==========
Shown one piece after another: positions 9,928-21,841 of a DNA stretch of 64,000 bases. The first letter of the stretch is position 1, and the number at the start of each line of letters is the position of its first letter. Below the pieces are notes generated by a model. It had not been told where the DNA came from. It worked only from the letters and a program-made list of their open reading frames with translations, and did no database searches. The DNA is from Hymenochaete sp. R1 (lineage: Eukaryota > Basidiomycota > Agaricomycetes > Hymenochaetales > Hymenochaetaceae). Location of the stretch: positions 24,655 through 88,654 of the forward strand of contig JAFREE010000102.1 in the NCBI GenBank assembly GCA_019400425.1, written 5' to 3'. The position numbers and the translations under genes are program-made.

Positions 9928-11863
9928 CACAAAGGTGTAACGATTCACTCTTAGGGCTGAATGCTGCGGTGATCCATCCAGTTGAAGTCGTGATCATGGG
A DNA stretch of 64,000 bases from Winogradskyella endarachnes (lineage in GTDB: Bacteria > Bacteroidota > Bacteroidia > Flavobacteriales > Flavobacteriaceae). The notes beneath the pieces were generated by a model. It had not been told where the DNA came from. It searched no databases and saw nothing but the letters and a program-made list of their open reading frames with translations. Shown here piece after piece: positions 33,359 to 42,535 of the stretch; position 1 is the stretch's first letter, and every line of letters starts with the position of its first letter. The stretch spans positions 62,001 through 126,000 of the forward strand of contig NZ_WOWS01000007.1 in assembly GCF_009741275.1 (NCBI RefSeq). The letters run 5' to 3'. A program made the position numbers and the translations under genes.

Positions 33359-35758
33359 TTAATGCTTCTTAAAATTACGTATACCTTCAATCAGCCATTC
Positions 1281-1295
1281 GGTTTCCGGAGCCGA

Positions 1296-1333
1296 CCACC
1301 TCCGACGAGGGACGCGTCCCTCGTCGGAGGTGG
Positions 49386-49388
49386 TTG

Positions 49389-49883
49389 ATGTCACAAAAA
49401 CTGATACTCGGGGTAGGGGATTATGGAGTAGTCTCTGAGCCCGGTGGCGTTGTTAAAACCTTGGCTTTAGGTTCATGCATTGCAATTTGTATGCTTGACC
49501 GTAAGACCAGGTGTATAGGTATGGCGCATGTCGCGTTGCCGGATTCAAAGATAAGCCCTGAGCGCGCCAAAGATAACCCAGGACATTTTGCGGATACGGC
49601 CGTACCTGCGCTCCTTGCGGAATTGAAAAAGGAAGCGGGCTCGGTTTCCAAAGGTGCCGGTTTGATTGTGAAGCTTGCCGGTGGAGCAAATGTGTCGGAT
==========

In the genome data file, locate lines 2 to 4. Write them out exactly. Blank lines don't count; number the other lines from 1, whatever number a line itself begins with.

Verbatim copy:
Positions 9928-11863
9928 CACAAAGGTGTAACGATTCACTCTTAGGGCTGAATGCTGCGGTGATCCATCCAGTTGAAGTCGTGATCATGGG
A DNA stretch of 64,000 bases from Winogradskyella endarachnes (lineage in GTDB: Bacteria > Bacteroidota > Bacteroidia > Flavobacteriales > Flavobacteriaceae). The notes beneath the pieces were generated by a model. It had not been told where the DNA came from. It searched no databases and saw nothing but the letters and a program-made list of their open reading frames with translations. Shown here piece after piece: positions 33,359 to 42,535 of the stretch; position 1 is the stretch's first letter, and every line of letters starts with the position of its first letter. The stretch spans positions 62,001 through 126,000 of the forward strand of contig NZ_WOWS01000007.1 in assembly GCF_009741275.1 (NCBI RefSeq). The letters run 5' to 3'. A program made the position numbers and the translations under genes.